Other preeminent members were John Ruskin (1819-1900, English writer, painter and collector), who supervised projects including the watercolours series of the Upper and Lower Church in Assisi, and Sir Austen H. Layard (1817-1894; English archaeologist, politician, diplomat, collector and writer). Layard lived and travelled in Italy for many years and his knowledge of the country’s art was extensive. It was thanks to Layard’s funding that the Society were able to publish copies of the watercolours made at their direction using chromolithography. Although photography was increasingly popular, as photographs could only be made in black and white, chromolithography was chosen as it was felt to be closer to the principals of the Arundel Society: they were coloured and had the aura of traditional prints. In this way, copies were more like the originals.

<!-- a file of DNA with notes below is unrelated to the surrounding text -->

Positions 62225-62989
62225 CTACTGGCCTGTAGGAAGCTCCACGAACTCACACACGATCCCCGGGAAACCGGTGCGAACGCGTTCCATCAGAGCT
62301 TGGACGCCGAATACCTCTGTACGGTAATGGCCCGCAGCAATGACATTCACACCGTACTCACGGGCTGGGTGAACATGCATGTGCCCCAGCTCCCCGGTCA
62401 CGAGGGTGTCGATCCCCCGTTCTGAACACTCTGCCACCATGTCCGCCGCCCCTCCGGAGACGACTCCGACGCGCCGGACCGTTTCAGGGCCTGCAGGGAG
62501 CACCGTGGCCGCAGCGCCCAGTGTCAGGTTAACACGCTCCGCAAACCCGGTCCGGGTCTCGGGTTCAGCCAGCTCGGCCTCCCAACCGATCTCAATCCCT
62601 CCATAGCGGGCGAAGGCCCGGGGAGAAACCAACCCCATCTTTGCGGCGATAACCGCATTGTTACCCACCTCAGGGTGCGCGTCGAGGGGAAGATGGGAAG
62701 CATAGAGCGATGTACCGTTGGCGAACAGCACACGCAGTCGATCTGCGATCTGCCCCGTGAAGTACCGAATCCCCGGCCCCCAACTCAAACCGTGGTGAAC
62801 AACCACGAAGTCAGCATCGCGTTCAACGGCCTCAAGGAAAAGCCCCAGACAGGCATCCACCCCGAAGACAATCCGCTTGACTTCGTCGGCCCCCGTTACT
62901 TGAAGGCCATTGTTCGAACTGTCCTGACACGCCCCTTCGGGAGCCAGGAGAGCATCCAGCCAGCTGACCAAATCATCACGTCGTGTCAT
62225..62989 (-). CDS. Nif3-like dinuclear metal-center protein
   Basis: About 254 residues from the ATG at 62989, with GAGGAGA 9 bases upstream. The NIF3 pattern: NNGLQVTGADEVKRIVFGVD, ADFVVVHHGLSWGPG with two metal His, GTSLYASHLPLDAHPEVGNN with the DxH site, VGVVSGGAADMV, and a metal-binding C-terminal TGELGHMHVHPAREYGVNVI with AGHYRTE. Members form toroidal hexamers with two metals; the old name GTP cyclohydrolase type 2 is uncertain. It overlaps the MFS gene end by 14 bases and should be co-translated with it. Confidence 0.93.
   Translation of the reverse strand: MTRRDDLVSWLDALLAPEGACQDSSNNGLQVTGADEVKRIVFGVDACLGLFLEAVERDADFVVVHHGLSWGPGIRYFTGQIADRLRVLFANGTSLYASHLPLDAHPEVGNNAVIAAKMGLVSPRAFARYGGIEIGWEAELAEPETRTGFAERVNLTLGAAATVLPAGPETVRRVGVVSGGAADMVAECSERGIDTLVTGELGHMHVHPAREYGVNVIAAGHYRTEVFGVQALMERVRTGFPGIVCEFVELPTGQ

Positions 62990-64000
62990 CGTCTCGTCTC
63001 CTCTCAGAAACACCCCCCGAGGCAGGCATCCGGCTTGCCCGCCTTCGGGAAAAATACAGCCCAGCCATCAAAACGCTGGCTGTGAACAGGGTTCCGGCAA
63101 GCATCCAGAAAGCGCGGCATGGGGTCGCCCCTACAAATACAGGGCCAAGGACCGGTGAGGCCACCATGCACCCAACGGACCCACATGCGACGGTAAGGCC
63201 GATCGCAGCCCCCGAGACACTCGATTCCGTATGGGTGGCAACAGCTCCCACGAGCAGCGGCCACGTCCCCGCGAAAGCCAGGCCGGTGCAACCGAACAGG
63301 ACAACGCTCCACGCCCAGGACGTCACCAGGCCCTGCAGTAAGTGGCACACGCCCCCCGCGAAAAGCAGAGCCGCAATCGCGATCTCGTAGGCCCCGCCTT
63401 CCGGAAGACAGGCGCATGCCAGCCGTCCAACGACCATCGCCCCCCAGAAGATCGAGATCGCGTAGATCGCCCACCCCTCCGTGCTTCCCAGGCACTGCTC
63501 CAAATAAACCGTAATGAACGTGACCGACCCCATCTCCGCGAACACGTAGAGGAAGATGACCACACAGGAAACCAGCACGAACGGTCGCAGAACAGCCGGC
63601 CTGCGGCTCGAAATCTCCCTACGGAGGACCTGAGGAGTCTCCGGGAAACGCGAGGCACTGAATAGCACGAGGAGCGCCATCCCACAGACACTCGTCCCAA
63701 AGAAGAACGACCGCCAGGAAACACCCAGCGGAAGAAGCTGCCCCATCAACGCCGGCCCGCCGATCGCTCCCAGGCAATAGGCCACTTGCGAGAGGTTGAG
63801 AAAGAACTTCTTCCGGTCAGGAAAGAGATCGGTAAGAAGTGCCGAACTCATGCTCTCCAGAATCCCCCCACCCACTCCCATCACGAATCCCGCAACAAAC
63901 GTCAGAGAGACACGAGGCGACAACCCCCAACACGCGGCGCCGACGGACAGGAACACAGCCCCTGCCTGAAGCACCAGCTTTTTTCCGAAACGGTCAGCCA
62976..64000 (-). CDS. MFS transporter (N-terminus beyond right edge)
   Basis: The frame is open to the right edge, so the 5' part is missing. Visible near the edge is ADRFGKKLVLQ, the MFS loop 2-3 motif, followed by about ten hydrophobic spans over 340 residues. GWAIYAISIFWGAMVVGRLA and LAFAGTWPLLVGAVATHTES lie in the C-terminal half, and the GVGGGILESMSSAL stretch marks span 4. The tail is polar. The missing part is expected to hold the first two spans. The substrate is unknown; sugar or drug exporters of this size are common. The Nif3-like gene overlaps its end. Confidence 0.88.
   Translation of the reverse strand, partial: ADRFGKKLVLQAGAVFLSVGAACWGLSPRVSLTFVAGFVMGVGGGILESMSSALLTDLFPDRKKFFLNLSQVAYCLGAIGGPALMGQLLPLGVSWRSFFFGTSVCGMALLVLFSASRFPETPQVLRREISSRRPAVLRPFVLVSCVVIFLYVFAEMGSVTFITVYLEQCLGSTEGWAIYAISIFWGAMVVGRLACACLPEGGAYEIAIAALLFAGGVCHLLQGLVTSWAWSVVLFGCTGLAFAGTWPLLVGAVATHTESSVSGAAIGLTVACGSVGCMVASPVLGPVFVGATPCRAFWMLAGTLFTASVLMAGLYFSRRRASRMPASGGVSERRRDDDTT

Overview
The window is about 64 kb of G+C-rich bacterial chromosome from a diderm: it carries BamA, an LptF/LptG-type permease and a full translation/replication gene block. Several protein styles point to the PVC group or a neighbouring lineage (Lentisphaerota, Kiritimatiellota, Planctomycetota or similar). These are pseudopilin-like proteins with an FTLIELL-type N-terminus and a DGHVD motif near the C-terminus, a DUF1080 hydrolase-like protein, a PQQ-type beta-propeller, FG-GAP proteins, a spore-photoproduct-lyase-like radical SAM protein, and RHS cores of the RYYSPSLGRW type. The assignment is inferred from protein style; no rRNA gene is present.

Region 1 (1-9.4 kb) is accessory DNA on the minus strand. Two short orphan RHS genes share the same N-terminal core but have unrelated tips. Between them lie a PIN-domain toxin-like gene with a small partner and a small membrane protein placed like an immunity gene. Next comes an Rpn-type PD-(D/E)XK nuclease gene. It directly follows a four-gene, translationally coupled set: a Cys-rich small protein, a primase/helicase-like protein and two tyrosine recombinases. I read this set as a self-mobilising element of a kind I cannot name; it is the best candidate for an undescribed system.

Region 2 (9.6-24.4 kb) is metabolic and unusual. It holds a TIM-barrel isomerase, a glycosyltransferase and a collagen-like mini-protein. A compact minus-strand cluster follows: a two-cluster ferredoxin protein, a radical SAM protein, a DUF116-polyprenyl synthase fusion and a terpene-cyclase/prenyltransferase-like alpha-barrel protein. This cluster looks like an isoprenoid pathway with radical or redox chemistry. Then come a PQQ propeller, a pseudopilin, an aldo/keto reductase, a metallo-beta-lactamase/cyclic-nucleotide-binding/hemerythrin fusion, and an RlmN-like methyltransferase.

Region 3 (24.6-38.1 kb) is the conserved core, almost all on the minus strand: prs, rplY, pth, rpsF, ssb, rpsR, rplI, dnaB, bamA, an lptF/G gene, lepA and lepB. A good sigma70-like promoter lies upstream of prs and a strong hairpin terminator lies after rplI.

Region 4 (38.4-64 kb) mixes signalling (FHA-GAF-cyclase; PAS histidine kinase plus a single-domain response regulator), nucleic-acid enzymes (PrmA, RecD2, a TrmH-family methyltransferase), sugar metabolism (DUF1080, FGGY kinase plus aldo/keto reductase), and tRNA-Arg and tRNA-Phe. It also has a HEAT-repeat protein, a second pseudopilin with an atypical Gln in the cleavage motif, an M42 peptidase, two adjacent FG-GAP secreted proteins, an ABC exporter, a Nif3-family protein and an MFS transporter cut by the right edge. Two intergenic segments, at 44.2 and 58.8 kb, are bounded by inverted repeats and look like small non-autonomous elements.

The Society reached the height of its popularity in the 1860s. However, by the end of the century, it faced mounting criticism with regards to the accuracy of its watercolour copies. The Society ceased its activities in 1897. At this time the availability of second hand prints had increased and the Society found it difficult to find market for its chromolithographs. Moreover, photographic reproductions were becoming increasingly popular thanks to technical advances.The last display of the Arundel Society’s watercolours took place at the National Gallery and when the Society was dissolved, some watercolours were given to that Institution, while others were acquired by the then South Kensington Museum (now V&A). The outstanding watercolours were transferred from the National Gallery to the V&A in the 1990s.